When asked how great the pressure was to complete the holy trinity, Mark Byrne says wryly that there was little chance he would not spend part of his career in the insurance industry.
“Insurance was ordained from birth, given my father’s influence. I have owned four private insurance companies. I have been on the board of four public companies, so I have been around insurance literally since I was a kid.”
The affable yet conservative 50-year-old forged a successful early career predominantly as a derivatives trader, living an ex-pat existence in Tokyo, London, California, Paris and Sydney. After tiring of finance, Byrne decided to play one hell of a trump card.
“I started a hedge fund with Warren Buffett as my limited partner. He is not my godfather, despite that story following me around for the past 30 years, just a very good friend. That fund was called Value Capital and I ran that for 10 years. I shut that down to create Flagstone in 2005.”
Byrne and co-founder David Brown launched short-tail reinsurer Flagstone Re in December 2005 in the aftermath of Hurricanes Katrina, Rita and Wilma, to take advantage of severe market dislocation and substantive losses suffered by the insurance industry.
In May 2010, Byrne surprised everyone when he sold his $24m worth of shares in Flagstone and stepped down from his executive chairman position. By December that year, he retired entirely from Flagstone’s board and disappeared off the industry’s radar.
“I sold out of Flagstone and left its management to go sailing for a year. I hadn’t had more than a two-week vacation in 28 years of working.”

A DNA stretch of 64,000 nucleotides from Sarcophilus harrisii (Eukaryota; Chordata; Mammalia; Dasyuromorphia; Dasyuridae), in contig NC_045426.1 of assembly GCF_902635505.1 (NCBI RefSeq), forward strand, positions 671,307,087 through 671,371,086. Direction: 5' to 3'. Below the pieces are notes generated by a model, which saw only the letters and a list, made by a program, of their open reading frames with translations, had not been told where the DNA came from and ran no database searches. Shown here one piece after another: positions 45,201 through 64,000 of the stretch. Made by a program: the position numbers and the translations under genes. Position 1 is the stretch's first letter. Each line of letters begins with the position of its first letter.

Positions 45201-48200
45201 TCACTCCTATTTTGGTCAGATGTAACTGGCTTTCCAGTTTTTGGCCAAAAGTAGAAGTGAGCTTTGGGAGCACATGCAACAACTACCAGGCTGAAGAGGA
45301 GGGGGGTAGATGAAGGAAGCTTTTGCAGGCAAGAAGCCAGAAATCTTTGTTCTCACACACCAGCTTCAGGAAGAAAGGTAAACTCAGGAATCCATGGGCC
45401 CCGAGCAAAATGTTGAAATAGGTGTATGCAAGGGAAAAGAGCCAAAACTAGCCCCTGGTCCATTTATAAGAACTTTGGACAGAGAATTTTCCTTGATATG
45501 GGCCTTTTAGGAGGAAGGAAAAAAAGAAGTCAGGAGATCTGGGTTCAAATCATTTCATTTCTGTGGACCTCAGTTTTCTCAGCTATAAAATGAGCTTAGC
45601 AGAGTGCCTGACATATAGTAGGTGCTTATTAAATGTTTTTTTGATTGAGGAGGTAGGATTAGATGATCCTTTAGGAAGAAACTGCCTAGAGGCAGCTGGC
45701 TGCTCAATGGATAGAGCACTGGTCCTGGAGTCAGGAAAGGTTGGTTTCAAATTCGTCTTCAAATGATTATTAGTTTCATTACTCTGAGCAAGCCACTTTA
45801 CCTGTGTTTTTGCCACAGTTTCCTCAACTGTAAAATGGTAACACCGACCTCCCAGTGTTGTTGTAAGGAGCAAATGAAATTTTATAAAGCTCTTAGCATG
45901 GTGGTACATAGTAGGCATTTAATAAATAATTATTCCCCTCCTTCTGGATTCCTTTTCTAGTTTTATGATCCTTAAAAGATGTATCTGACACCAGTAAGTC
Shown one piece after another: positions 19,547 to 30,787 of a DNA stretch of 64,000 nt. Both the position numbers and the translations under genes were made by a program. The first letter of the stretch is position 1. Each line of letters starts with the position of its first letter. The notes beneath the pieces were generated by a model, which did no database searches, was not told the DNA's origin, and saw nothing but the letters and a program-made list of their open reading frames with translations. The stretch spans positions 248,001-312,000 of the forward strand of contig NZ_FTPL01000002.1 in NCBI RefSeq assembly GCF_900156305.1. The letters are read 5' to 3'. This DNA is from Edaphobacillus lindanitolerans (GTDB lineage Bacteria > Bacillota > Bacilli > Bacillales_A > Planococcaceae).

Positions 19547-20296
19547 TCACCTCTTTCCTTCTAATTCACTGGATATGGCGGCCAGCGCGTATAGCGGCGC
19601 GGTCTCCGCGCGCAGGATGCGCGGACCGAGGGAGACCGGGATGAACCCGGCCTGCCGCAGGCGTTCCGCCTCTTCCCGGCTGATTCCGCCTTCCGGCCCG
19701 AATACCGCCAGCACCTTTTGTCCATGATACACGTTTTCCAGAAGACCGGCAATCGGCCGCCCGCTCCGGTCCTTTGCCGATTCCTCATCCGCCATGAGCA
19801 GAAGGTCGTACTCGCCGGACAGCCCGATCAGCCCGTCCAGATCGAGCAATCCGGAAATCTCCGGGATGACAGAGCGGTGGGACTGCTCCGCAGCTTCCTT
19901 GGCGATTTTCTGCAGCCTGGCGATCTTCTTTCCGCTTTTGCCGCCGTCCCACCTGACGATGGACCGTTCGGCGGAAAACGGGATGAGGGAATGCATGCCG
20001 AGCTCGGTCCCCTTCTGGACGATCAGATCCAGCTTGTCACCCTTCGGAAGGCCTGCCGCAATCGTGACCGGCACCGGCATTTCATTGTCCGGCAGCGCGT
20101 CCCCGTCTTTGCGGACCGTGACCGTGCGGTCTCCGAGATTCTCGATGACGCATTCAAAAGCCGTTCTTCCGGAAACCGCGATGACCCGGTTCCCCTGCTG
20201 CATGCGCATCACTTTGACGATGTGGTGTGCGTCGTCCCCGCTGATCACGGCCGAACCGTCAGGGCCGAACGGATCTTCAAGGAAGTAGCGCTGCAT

When Byrne finally came ashore, he returned to his position as chairman of his Bermudian reinsurer and investment firm Haverford with a healthy acquisition appetite.
Looking ahead, Haverford is intended to predominantly serve as the reinsurance vehicle for the eventual London operation, Byrne says. “I am focused now on creating or buying a London vehicle, which will then reinsure to Bermuda.”
And Byrne has even bigger plans beyond the Lloyd’s doorstep. “A very useful structure is to have a reinsurance company in Bermuda, a Lloyd’s insurance/reinsurance platform, as well as an insurance company underneath. We might want to be in the company market as well as the Lloyd’s market in due course, but it wouldn’t be the urgent thing. We’ll focus our attention on Lloyd’s to begin with.”
Byrne says he feels no great sense of urgency to find a new acquisition target, comparing a Lloyd’s purchase to walking into a marina and asking if any of the boats are for sale. “The answer is that they are always for sale,” he laughs.
His heart now, Byrne reveals, lies elsewhere. “If you divide the world up into these merger and acquisition auction transactions, versus doing something organic or a start-up, while we are going to look at everything that is for sale, my heart really lies more with doing a start-up.”
That’s Byrne through and through: an entrepreneur at heart, who is bubbling with enthusiasm. It’s clear the industry is going to hear a lot more from the heir apparent to the Byrne name.